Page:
Today, emerging markets account for 36% of the global GDP. Some estimates indicate they will represent a US$30 trillion opportunity by 2025. By that time India, China and other Asian countries will represent the lion’s share of global middle-class consumption, leaving the EU, the US and Japan trailing behind. It is where growth is going to come from and where some of the most important innovations and competitors will emerge. Yet most MNCs are currently doing a poor job exploiting these opportunities and earn just 17% of their total revenue from these markets. Why is this? What obstacles are preventing MNCs from growing their business in emerging markets and what can be done to convert these challenges into opportunities?
All companies operating in emerging markets face two major hurdles: low purchasing power and a high number of institutional voids (e.g. poor infrastructure, limited access to health and education, pollution, lack of transparency and a weak regulatory framework). Succeeding in such an environment requires addressing both issues simultaneously. While a local company like Tata in India might be familiar with this, it is a new and inconvenient reality for large foreign MNCs that have concentrated most of their resources and focus on developed markets. These organizations have to learn how to serve customers with very different purchasing power and needs.
From mobile money to eye surgery, frugal innovations that characterize the art of offering 80% value at 10% of the price have been the hall mark of success of many local firms in emerging economies. Offering high value at a low price requires the difficult task of combining product innovations with innovative ways of reconfiguring the delivery system. Given the importance of governments and regulators in many of these economies, an understanding of how to navigate through regulatory minefields is also critical for sustaining competitive advantage in these markets.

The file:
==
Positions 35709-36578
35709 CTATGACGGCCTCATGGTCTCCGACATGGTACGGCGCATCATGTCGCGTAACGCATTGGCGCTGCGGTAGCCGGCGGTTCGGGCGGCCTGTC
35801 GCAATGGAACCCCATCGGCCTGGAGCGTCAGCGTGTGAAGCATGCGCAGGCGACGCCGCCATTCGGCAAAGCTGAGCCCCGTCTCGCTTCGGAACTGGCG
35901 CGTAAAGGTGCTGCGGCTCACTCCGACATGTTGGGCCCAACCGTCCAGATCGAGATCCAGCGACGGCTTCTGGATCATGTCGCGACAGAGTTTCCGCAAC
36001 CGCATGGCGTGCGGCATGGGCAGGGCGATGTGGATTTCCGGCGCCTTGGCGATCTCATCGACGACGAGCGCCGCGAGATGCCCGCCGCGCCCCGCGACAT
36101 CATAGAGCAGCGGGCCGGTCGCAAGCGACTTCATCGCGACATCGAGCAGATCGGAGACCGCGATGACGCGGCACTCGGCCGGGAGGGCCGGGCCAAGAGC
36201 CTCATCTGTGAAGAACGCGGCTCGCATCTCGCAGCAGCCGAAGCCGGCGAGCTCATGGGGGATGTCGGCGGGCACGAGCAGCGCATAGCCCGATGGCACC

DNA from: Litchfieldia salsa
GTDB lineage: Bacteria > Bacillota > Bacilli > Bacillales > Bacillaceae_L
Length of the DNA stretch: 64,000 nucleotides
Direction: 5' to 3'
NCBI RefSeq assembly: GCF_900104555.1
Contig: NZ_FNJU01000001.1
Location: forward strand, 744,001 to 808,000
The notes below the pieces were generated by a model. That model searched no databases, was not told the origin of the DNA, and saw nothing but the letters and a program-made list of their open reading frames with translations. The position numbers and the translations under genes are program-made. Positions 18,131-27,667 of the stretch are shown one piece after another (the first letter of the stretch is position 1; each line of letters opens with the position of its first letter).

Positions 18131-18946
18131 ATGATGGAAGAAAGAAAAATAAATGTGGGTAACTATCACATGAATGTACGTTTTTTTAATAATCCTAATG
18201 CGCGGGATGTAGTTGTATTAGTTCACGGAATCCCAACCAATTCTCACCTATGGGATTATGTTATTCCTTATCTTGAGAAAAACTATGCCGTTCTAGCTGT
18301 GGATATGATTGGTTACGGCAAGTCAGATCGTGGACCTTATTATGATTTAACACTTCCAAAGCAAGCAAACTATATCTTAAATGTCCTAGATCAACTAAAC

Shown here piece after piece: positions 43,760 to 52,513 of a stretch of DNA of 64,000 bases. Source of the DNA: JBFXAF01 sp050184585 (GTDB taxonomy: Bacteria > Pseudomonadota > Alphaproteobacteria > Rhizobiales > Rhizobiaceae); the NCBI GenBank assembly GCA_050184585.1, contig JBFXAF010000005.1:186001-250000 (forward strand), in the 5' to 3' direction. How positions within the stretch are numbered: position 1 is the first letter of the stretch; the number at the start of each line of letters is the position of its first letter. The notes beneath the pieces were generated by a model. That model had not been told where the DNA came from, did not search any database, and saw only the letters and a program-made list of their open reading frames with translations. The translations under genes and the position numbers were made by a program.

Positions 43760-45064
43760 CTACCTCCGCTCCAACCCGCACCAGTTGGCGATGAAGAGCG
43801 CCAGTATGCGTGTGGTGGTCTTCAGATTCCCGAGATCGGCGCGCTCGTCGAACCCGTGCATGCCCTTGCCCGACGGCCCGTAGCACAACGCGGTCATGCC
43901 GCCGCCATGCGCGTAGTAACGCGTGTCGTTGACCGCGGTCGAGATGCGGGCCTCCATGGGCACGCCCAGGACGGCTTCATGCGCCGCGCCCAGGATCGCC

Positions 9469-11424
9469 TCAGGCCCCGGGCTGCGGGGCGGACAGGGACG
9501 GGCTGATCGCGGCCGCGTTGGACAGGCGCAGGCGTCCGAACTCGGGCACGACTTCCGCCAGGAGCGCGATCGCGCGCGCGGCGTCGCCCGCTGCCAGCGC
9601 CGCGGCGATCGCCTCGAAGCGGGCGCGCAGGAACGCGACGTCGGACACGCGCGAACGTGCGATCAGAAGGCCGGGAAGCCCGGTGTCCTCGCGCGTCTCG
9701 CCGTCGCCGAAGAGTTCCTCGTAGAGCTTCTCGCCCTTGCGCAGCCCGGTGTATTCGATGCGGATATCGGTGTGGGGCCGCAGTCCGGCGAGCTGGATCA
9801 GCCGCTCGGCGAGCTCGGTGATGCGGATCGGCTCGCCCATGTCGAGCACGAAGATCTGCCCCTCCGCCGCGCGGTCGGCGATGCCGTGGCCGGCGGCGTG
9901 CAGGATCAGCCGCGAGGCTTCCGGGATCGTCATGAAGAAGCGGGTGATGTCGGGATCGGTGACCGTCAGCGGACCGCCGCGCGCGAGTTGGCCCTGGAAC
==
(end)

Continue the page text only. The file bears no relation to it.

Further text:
The goal of this module is to help students develop an intuitive understanding of strategy as a process which will be useful when we apply this process directly in the context of innovations for emerging Asia. While we cover a set of strategic tools, the emphasis is not on filling in frameworks and applying standard recipes. On the contrary, students will be expected to challenge recipes, question received wisdom, and exhibit an understanding of how to apply the frameworks to solve strategic obstacles.
While the cases and the examples used in the module are primarily based on Asia, the lessons from this module apply more generally to emerging markets across Africa and Latin America. Rather than looking for one “right” answer, this module encourages debates and discussions. In some ways, this module is a cross between an executive education module on strategy formulation and implementation and a module on Asian business. Our goal is to help students develop the strategic intuition and tools they need to succeed in these emerging battlegrounds for tomorrow.